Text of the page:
The relationship between Whiteside and the Blazers was never meant to last past this year, as Jusuf Nurkic's return from injury means the former is now expendable in Portland.

    While Terry Stotts experimented with a starting lineup that featured both centers, putting them together presents a spacing nightmare. Nurkic is under contract for two more seasons, meaning Whiteside would have to accept a reserve role if he wanted to return to the Blazers.

    Even if Whiteside's inflated numbers don't accurately reflect his value to a team, it's tough to ignore his NBA-best 2.9 blocks, 13.5 rebounds (third-highest in the league) and plus-8.0 on/off rating for Portland this season. Another four-year, $98 million deal isn't happening, but Whiteside should still be able to secure $10 million annually or a full mid-level exception from a contender in need of size and rebounding.

    The Los Angeles Clippers could use another center if Montrezl Harrell leaves in free agency, the Washington Wizards were dead last in rebounding percentage this season, and the New Orleans Pelicans will have a need for some size if Derrick Favors signs elsewhere.

    Whiteside's overall skill set is about a decade or two too late, but he's still good enough to start somewhere outside of Portland.

DeMar DeRozan, SF, San Antonio Spurs

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    Kim Klement/Associated Press

    While DeRozan thrived individually in San Antonio this season (22.1 points, 5.5 rebounds, 5.6 assists, 53.1 percent shooting overall), the Spurs finished with just 32 wins, their lowest total since the 1996-97 season.

    There's uncertainly among the coaching staff as well. Gregg Popovich is 71 years old and, as ESPN's Adrian Wojnarowski previously reported, is on a "year-to-year basis" despite being under contract.

    With DeRozan still clinging to the tail end of his prime at age 31, the rest of the Spurs' roster is either past their own (LaMarcus Aldridge) or still years away (Dejounte Murray, Lonnie Walker IV, Derrick White, Keldon Johnson).

    It isn't clear if San Antonio will begin what looks like an inevitable rebuild, and the answer may depend on DeRozan himself.

    Carrying a $27.7 million player option for next season, DeRozan has his choice of becoming a free agent or not.

    With few teams projected to even have nearly $28 million in cap space, perhaps the best thing for all parties is to seek a sign-and-trade. Such an option would allow DeRozan to get the contract he wants from San Antonio, yet find a franchise that better aligns with his own timeline. If the Spurs don't want to commit to DeRozan long-term and are worried about losing him for nothing in free agency, the option should appeal to them as well.

    DeRozan would be a nice third star with the Brooklyn Nets, and the Portland Trail Blazers could use a playmaking small forward, too.

Serge Ibaka, C, Toronto Raptors

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    Kim Klement/Associated Press

    Ibaka shouldn't be planning his exit from Toronto just yet, as he'll have to see what Marc Gasol decides to do first.

    Starting 27 games for the Raptors this season with Gasol injured, Ibaka proved why he should be in some NBA team's opening five. He averaged 18.3 points and 9.2 rebounds and shot 55.0 percent overall in 31.5 minutes, including a sparkling 43.7 percent mark from three.

    With Gasol back and forced to come off the bench once again, Ibaka's averages dropped to 12.6 points and 7.3 rebounds in 22.6 minutes, with shooting splits of just 46.5 percent overall and 31.6 percent from deep.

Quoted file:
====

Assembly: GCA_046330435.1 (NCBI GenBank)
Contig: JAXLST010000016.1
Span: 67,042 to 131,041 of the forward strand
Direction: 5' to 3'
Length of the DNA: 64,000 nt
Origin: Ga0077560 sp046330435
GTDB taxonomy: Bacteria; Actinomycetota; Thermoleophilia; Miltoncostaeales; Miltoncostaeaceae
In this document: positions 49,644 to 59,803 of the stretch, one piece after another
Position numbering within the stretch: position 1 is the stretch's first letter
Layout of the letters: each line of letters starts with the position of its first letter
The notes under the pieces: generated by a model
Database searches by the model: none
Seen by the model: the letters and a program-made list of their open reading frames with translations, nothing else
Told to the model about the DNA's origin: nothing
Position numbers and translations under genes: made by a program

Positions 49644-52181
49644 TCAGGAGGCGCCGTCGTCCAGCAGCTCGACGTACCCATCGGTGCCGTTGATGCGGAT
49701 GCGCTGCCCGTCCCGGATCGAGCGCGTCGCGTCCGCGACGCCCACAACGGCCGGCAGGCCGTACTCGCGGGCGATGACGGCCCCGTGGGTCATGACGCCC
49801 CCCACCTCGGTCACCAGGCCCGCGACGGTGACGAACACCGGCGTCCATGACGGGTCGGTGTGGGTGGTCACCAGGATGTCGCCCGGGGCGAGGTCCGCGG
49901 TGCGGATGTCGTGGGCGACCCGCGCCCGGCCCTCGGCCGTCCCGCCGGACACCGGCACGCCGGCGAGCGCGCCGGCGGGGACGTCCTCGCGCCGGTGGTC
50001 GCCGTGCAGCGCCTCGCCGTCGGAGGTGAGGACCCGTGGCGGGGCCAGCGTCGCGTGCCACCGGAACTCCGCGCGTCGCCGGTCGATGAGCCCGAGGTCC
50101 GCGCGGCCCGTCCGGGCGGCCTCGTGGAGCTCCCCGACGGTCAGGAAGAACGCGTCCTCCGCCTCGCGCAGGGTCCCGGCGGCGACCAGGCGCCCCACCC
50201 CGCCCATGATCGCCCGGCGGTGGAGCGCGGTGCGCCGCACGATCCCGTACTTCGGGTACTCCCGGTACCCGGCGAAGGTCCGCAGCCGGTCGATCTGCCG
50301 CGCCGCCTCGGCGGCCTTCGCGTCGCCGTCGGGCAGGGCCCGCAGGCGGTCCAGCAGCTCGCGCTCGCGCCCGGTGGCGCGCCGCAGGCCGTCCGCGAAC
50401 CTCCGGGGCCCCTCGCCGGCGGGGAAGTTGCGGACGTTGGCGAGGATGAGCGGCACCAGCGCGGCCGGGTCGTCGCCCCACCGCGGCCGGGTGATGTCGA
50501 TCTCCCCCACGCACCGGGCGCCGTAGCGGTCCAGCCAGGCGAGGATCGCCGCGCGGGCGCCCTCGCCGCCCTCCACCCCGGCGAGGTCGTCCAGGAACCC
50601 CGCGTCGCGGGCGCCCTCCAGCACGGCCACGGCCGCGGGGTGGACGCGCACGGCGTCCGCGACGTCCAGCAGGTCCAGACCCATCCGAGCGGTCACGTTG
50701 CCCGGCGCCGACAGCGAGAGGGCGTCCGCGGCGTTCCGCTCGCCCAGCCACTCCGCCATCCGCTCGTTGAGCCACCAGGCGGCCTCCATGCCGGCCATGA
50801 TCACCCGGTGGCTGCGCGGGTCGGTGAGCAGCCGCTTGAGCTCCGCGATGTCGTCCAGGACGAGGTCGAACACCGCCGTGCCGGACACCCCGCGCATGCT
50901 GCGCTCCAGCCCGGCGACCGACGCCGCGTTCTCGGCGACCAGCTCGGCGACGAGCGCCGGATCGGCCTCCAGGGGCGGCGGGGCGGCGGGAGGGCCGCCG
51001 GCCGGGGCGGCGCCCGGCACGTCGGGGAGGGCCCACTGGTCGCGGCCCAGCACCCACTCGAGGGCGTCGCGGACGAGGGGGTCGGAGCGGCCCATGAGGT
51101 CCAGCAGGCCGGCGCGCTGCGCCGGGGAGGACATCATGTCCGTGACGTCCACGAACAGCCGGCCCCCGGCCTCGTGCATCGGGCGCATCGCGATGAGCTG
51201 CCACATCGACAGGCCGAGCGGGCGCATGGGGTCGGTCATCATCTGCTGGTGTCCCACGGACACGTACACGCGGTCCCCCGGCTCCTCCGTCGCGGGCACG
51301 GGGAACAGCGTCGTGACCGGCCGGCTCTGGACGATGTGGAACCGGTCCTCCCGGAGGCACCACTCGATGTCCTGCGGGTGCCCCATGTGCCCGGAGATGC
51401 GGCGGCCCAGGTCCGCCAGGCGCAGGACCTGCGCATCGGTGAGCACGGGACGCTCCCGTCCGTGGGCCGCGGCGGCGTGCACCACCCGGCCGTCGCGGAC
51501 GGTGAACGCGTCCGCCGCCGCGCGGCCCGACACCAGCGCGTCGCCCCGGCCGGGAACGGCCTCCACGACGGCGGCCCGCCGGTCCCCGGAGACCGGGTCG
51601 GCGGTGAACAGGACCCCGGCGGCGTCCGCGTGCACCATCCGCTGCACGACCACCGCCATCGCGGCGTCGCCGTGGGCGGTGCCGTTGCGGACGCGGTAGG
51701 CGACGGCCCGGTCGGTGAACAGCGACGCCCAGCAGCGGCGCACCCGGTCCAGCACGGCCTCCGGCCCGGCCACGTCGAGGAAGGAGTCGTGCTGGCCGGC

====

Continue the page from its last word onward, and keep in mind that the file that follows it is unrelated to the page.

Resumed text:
If the 35-year-old Gasol decides to retire or sign elsewhere, Ibaka should absolutely consider returning to Toronto. If he's asked to come off the bench again, well, there's a number of teams that should be happy to offer a 7'0" former block champ and now floor-spacing center a starting gig.

    Ibaka already brings 10 years of postseason experience at age 30, and he should be above Hassan Whiteside, Tristan Thompson and Derrick Favors on teams' wish lists due to his outside shooting abilities.

    If Toronto sticks with Gasol, every NBA team with a need at center should be calling Ibaka.

Carmelo Anthony, PF, Portland Trail Blazers

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    Ashley Landis/Associated Press

    Anthony coming back to the NBA and joining the Blazers was one of the feel-good stories of the season. He started all 58 of his regular-season games at power forward and showed enough scoring and rebounding chops to earn a spot back on the team even now at age 36.

    "Honestly think that I've found in a home in Portland," Anthony said, per Casey Holdahl of "I got comfortable with the organization, I got comfortable with the guys on the team, they got comfortable with me. At this point in my career, I do think that that's the best fit for me, the best situation."

    While Portland isn't the worst situation for Anthony, he should certainly keep his mind open for any title contender that may come calling. A healthy Zach Collins next season may not even guarantee Anthony a starting job with the Blazers, after all.

    Anthony has to decide what matters more: one more starting gig, or a better chance at winning his first NBA title. Portland should once again be a playoff team next season, but it will need to make some serious roster improvements to come close to making it to the Finals.

    Teams like the Los Angeles Lakers, Los Angeles Clippers, Miami Heat or Milwaukee Bucks may not have a starting job to offer Anthony, but they should be among the few championship favorites again next year. As long as they can guarantee a spot in the rotation, Anthony should be all-in to try to win a title with every season from here on out potentially being his last.